Peter A. DeFazio of Oregon won the contest Thursday to become ranking Democrat on the House Natural Resources Committee, after Arizona Democrat Raúl M. Grijalva surprised colleagues with his decision to withdraw from consideration.
DeFazio had secured leadership backing the day before when the Democratic Steering and Policy Committee voted 33-16 to recommend him for the spot, which became vacant on Tuesday when Massachusetts Democrat Edward J. Markey was sworn in as a senator.
By exceeding a 14-point threshold, Grijalva was entitled to request a second vote from the full Democratic Caucus. Though he had signaled all along that he planned to fight until the very end, he arrived at the caucus meeting on Thursday prepared to step aside.
“I believe that, if our full Caucus were to hold a vote, I would have a chance to succeed,” Grijalva wrote in a letter Thursday to Minority Leader Nancy Pelosi, D-Calif. “I do not believe that holding the vote would best serve the larger needs of our caucus or my Democratic colleagues on the Committee.”
DeFazio was the favored candidate from the beginning, touting a 20-year tenure on the committee and holding down the No.2 spot among Democrats behind Markey. Many of his colleagues were prepared to reward him not just for his environmental record but out of deference to his seniority.
In his letter to Pelosi, Grijalva, who was the seventh most senior Democrat on the panel before Markey left, wrote that he ran against DeFazio “to offer our Caucus a choice and to raise issues not often discussed,” as well as to “represent the millions of Americans not invited to the table and to highlight the importance the outside world attaches to our internal discussions.”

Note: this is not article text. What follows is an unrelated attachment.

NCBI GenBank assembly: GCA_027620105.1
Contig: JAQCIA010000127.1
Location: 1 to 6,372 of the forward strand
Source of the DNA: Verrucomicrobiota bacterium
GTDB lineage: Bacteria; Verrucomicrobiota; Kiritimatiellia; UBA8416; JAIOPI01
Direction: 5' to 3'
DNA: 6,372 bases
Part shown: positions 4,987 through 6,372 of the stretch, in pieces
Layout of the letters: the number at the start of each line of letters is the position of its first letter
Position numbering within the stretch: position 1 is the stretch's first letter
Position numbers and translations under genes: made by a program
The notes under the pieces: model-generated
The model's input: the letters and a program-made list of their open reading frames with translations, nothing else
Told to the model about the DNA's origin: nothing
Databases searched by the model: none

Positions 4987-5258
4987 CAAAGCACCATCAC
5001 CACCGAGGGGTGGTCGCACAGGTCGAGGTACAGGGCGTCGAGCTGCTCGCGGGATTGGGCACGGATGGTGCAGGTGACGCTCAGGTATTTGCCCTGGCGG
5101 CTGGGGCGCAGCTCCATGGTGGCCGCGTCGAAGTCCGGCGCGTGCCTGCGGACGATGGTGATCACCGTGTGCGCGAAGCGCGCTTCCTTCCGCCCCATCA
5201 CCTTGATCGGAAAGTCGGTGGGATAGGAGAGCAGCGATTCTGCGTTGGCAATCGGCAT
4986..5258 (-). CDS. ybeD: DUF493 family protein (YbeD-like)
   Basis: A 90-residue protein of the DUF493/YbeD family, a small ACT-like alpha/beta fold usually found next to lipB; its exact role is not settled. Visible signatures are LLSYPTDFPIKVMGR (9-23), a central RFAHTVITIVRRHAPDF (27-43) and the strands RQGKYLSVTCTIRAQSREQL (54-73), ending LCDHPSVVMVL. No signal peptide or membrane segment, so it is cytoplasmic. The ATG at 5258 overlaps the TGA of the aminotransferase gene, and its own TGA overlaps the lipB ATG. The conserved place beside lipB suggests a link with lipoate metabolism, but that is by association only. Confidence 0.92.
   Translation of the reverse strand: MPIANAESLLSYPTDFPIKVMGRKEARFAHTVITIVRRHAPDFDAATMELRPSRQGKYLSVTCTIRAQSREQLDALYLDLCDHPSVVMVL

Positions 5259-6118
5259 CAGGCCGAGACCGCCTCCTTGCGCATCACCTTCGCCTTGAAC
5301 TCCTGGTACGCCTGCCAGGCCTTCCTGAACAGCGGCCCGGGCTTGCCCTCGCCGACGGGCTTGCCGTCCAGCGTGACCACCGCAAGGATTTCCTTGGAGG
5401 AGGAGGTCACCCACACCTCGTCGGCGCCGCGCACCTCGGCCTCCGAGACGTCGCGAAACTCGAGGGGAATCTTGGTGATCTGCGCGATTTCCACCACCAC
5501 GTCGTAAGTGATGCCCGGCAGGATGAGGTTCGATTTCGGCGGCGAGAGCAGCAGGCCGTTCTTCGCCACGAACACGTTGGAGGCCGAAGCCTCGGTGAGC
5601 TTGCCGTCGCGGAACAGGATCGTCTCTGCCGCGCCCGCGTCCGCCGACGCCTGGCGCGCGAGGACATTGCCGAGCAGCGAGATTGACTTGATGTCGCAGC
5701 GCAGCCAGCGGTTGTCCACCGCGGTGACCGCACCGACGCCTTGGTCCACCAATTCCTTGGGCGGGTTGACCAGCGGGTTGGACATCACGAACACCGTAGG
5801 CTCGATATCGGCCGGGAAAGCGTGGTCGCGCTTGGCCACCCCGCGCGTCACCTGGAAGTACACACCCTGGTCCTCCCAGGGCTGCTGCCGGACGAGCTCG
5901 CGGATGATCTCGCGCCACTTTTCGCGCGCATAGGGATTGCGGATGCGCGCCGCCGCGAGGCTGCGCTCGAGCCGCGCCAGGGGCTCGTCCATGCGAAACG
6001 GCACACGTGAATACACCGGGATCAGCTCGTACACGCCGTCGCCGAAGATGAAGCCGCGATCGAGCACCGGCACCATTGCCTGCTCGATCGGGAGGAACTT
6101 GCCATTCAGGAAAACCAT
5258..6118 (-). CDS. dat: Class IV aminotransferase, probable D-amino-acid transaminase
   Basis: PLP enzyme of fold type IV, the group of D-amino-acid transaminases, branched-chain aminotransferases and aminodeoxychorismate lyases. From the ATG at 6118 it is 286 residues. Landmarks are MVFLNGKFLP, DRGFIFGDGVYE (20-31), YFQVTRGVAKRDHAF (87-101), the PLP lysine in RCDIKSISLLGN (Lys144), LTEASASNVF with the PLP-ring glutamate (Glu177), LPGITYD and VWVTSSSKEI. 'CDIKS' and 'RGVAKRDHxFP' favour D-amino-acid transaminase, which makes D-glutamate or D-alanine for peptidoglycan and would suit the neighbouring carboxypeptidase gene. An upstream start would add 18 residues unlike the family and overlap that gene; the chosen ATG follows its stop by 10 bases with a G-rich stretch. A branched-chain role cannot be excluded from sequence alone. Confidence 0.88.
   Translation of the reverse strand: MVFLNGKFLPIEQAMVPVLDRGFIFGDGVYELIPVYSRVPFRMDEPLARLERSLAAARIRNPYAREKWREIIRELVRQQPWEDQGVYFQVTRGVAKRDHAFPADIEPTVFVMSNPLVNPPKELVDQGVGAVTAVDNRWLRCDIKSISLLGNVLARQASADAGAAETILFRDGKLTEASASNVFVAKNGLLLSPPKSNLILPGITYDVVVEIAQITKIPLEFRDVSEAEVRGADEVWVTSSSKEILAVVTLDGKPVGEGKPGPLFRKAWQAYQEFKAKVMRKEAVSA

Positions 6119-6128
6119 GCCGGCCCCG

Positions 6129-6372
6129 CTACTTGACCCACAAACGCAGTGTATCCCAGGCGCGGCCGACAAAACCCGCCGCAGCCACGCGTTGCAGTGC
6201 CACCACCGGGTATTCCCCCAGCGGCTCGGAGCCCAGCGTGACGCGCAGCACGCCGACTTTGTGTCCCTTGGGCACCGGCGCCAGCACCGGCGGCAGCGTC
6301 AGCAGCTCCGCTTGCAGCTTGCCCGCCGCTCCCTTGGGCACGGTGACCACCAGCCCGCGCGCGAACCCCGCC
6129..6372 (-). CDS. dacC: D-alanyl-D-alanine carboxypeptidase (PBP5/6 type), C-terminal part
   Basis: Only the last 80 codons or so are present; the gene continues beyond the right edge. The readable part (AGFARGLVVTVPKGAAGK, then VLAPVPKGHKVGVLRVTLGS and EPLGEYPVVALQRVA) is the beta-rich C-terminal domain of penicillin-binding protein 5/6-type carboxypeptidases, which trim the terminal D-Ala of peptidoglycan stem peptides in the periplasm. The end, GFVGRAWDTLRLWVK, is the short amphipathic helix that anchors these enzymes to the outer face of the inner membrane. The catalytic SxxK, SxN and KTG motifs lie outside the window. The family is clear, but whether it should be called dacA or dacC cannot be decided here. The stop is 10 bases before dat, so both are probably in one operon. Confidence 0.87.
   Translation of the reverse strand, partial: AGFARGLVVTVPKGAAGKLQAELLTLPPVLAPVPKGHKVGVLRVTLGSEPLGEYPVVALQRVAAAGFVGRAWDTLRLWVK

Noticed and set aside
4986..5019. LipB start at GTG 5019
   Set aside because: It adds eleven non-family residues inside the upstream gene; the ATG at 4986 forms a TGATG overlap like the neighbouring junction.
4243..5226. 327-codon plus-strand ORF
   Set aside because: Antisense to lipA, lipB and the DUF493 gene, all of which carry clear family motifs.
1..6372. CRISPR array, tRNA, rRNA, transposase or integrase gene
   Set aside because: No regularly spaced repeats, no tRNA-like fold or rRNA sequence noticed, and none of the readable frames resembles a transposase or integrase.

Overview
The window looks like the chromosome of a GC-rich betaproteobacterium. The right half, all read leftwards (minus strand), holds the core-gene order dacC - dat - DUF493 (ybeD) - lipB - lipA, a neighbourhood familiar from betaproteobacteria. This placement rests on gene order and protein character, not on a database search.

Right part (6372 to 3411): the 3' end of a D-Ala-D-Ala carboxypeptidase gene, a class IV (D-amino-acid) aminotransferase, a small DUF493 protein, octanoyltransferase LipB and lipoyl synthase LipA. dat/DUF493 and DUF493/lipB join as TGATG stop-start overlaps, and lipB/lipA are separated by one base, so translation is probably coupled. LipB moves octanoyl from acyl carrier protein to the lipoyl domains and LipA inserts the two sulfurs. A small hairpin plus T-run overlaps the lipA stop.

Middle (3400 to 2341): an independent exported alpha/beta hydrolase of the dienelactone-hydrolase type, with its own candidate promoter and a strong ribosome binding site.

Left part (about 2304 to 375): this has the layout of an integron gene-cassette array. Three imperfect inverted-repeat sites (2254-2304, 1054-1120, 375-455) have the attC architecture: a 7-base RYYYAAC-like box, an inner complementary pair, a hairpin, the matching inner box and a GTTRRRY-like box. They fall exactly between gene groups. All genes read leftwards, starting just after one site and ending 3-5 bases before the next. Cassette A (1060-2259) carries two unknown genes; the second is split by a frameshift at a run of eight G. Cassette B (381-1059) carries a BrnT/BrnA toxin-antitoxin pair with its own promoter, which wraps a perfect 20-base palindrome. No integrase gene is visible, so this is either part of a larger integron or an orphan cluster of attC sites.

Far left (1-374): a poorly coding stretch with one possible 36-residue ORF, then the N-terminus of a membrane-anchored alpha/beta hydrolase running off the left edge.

Grijalva had backing from most members of the Congressional Hispanic Caucus, the majority of Democrats from Texas, New Mexico and Arizona, and a number of national Latino organizations. They saw Grijalva, indeed, as an alternative to the status quo, emphasizing his liberal politics — he is chairman of the Congressional Progressive Caucus — and highlighting the significance of having another ranking member at the Democratic leadership table who is a person of color and a staunch advocate for an immigration rewrite.
“You can’t just talk the talk if you really want to be the party that’s known for its achievements on diversity issues,” said Brent Wilkes, executive director of the National Hispanic Leadership Council.
Grijalva said in his letter to Pelosi that the engagement of the outside groups was healthy.
“My belief is stronger than ever that the Democratic Party must remember these voices and why they felt so strongly about the outcome,” Grijalva wrote. “I believe their very legitimate fight for a greater role in the Democratic Party decision-making continues well beyond this afternoon.”
Leading up to Thursday’s meeting, Wilkes’ organization was making calls to lawmakers in efforts to shore up last-minute support.
According to multiple sources in Democratic leadership that included high-ranking Congressional Hispanic Caucus members and their aides, there were even efforts within the Hispanic Caucus ranks to compel Grijalva to stay in the race until the bitter end — even as he was mulling whether it was right to subject himself and his colleagues to a doomed and potentially embarrassing vote.
Vice President Joe Biden waits to conduct a mock swearing-in ceremony with Sen. Brian Schatz, D-Hawaii, in the Capitol's Old Senate Chamber, December 2, 2014. Schatz was sworn in to serve the remainder of his term since he was appointed to the seat after Sen. Daniel Inouye, D-Hawaii, passed away.